Feature: Who the Fxck is Rene Brown?
Mon, 14 Jul 2014 09:09:02
Pretty soon music fans everywhere will be asking this question. Who the Fxck is Rene Brown?
Here's the short answer. Rene Brown is one of the most thrilling young rappers to emerge in quite some time. The Mississippi-born and Los Angeles-based MC spits with a tight, technical flow that's as impenetrable as it is infectious. Think the female Tech N9ne with a psychedelic groove and you're only halfway there...Brown supported ScHoolboy Q on tour, and she's in the process of preparing her forthcoming EP. Soon, she's going to be on top of the game. Mark our words. She's a hip-hop hero—that's who the fxck Rene Brown is.
In this exclusive interview with ARTISTdirect.com editor in chief Rick Florino, Rene Brown talks her music, story, and so much more.
How did you first discover rap?
I've been writing poetry since I was like ten-years-old. I've been rapping for a while, but I hadn't started to make full songs until I was in Afghanistan. That's where I actually made my first recorded full song with a Skype headset. I had put it on MySpace, and I got a lot of love for it. When I got home, I started working on more full songs.
Where did you record in Afghanistan?
Well, I had my laptop and a Skype headset. When I could get internet, I would call back home. ACID Pro was my first program. It was easy to operate. The recordings were really shitty, and it would take days to upload. People liked it though. The first song was called "Home", and it was about being in Afghanistan and missing all of the holidays and birthdays. It had more of a poetry feel to it.
How long were you over there for?
I was there for fifteen months. It felt longer than it sounds if you can imagine that [Laughs].
Was there anything over in Afghanistan that made you want to record full songs or had that urge been dormant within you?
I think it was lying within me because I have notebooks and notebooks of my own personal songs. What you write for yourself is different from what people expect as a full song structure. I started writing my own songs over there. When I got back, I realized how competitive it was. It wasn't just me writing songs. If I was going to do it, I had to step up my game as far as writing full songs people would actually want to listen to—not just me doing poetry. When I got home from Afghanistan, I had a year left in the army. I was working on music in North Carolina. I moved out here to Los Angeles, and everything got more serious. I had saved up money in the army. I tried to do what I could do. I was doing like two or three shows a week to get my live performance experience before I actually got my recording experience. The project is really coming together now.
Where did you grow up? Was there a lot of hip-hop back home?
I grew up in Mississippi. I'd hear it on television and online. My mom is white, and my dad is black. I grew up with my mom. We listened to a lot of old country around the house like Loretta Lynn, Patsy Cline, and old shit. Since I was little, I've always been into Tupac Shakur and what my mother listened to. At ten-years-old, I started picking what I wanted to listen to around the house though. My stepdad had a little bit of an influence on me. He was around for a little while. He was black, and he listened to all of the shit I wanted to listened to.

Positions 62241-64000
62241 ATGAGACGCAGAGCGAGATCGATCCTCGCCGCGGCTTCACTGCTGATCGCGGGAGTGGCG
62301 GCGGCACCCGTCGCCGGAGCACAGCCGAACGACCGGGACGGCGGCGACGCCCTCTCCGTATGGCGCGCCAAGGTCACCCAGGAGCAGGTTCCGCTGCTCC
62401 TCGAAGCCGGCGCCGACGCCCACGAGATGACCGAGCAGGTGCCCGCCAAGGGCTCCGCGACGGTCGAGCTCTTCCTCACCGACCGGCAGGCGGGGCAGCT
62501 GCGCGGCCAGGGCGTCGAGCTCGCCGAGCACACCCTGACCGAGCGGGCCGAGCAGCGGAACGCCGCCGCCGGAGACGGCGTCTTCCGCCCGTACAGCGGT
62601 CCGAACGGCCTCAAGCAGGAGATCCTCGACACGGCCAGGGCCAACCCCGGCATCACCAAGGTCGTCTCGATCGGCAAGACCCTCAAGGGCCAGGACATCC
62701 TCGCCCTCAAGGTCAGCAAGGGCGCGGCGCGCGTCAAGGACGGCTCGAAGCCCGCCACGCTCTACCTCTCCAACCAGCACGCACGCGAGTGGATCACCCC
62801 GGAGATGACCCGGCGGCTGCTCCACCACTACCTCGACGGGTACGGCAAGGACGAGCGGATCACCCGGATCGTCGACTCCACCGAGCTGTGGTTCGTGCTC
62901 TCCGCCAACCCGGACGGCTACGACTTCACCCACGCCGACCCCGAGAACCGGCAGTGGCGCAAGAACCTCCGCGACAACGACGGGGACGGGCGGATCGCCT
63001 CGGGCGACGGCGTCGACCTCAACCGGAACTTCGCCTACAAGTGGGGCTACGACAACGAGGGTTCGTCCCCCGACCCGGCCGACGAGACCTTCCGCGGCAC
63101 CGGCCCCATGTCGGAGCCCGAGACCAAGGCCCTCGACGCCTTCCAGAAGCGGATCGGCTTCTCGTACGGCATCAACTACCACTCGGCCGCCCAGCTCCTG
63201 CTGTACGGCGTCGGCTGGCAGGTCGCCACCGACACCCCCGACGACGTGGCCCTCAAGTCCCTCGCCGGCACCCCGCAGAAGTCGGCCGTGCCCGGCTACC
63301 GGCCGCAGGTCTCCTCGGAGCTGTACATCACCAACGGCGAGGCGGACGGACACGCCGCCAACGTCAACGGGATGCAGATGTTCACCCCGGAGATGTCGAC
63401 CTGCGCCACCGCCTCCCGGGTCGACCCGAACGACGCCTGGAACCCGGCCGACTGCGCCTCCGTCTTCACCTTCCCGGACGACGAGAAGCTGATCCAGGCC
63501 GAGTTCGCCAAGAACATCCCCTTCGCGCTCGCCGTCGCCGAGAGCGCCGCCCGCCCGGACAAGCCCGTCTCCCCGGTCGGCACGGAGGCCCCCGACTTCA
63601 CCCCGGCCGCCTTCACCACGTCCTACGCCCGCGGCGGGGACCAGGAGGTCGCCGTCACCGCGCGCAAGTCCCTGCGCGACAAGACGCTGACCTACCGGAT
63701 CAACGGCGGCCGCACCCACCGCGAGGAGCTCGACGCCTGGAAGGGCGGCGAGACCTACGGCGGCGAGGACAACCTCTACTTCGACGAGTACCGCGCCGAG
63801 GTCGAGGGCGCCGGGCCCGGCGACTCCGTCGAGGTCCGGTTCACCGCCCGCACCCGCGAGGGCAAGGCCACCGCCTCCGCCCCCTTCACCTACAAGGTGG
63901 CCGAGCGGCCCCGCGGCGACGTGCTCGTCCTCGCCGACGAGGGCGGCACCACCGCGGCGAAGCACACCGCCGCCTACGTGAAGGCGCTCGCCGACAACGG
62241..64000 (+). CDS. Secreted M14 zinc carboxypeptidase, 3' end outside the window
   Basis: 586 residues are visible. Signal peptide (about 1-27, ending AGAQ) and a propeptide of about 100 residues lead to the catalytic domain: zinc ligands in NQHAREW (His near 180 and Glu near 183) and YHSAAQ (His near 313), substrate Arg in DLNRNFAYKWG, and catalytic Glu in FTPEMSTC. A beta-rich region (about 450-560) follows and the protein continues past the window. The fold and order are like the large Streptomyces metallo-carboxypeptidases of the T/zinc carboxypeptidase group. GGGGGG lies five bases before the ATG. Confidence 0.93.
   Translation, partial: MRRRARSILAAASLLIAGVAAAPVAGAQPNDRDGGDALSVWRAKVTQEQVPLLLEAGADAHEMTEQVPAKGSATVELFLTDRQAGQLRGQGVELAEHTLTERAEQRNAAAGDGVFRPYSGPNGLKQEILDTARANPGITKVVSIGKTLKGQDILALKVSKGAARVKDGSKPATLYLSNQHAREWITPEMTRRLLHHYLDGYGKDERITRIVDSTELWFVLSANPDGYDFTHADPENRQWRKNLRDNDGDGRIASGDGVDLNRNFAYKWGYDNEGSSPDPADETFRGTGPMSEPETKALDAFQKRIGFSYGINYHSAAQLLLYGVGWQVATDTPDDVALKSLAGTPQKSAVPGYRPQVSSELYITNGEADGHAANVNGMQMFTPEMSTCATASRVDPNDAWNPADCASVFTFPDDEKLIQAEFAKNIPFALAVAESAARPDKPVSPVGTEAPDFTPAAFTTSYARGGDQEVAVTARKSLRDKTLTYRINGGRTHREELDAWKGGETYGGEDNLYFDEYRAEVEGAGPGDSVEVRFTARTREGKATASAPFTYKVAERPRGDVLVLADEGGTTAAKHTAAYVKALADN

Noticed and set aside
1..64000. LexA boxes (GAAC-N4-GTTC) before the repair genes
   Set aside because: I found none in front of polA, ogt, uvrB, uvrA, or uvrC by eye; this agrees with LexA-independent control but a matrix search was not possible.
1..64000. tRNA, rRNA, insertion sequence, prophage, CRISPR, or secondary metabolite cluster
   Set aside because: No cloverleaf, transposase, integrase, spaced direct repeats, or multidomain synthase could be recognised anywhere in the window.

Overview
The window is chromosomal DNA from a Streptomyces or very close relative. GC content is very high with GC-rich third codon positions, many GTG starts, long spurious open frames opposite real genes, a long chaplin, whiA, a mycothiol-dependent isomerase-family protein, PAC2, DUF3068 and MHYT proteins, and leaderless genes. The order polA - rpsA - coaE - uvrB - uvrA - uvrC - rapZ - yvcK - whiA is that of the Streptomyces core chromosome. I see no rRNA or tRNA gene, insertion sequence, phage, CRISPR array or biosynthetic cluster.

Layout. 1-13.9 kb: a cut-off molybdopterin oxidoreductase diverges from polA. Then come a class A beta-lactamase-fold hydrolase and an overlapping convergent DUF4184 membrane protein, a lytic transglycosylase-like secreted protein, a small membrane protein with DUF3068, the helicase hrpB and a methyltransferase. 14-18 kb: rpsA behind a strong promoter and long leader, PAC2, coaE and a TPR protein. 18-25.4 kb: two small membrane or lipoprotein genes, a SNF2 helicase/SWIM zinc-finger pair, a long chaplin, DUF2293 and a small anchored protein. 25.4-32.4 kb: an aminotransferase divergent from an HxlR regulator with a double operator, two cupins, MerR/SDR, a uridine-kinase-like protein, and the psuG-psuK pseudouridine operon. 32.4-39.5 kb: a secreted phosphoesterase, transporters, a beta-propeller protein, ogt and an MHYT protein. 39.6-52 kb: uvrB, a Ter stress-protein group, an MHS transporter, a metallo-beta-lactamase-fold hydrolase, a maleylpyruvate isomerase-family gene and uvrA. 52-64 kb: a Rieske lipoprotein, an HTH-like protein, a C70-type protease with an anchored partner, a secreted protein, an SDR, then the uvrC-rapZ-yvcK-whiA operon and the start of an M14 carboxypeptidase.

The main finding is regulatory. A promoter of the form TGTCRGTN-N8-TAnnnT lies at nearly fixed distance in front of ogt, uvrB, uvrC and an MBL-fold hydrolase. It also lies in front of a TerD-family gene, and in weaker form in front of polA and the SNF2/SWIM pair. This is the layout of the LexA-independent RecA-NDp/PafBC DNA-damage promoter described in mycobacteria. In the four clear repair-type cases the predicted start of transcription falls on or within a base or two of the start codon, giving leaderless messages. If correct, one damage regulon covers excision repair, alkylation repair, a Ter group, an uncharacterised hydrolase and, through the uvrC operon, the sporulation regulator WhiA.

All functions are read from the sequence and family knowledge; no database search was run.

What artists shaped you?
Nobody knows, but growing up my favorite genre was country. It's in me. I grew up with it. I love hip-hop and making hip-hop, but that's not my only influence. I listened to a lot of R&B growing up as well. I liked Jay-Z, Ludacris, 2Pac, Master P, The Notorious B.I.G., Lauryn Hill, and all of the Southern artists. Back in the day, I used to record videos from MTV on tapes and record songs from the radio on cassettes [Laughs]. I also used to listen to Blackstreet, Jodeci, and Marvin Gaye. My brothers were into alternative music and rock so they'd listen to Linkin Park and Creed around the house. I like a lot of different music. It's not just hip-hop.
Is storytelling an important part of rap for you?
Yeah, it's crazy. I started out more telling stories. Here and there, I would do a "turn up" track. People liked the fast rapping. Over the past year, I've been making upbeat tracks. I think with this project I'll get more into the storytelling because it's in me.
What's the story behind "Recognize (Get It Right)"?
I was in between the West Coast portion of the Oxymoron tour and the European portion. I had two days to get into the studio before I went over to Europe. I thought it would be cool to take a new track with me over there. We got in the studio one night and decided to just see what came out. At the time, I was feeling like it was me against the world. Not a lot of people were really believing in what I was doing until now.
You've got a vibe like a female Tech N9ne…
I love Tech N9ne! He's in my top three for sure. Thank you!
Where did "Bliss" come from?
That was one of the first tracks I did. I knew I could rap as well as other rappers. I was just talking about more conscious subject matter. I found that Mac Miller beat, and I really liked it. I wanted to do something different. I was in the living room, and I finished it in like an hour-and-a-half. I showed it to my friends, and they were like, "Yo, this is crazy!"
Do you dig L.A.?
I love L.A. I love everything about it. The people can be rude sometimes, but I love the freedom of it. Everybody's different. I love the weather. Home is Mississippi, but I'd never leave L.A. Everything is here.
How was touring with ScHoolboy Q?
It was great! The fans out in Europe were crazy. It was amazing. It was super dope. I can't wait to do it again. The plan right now is to drop the EP. Then, we're shooting to get back on a tour closer to the end of the year.
Have you heard Rene Brown?
Follow Rene on Twitter! Listen to her on Soundcloud!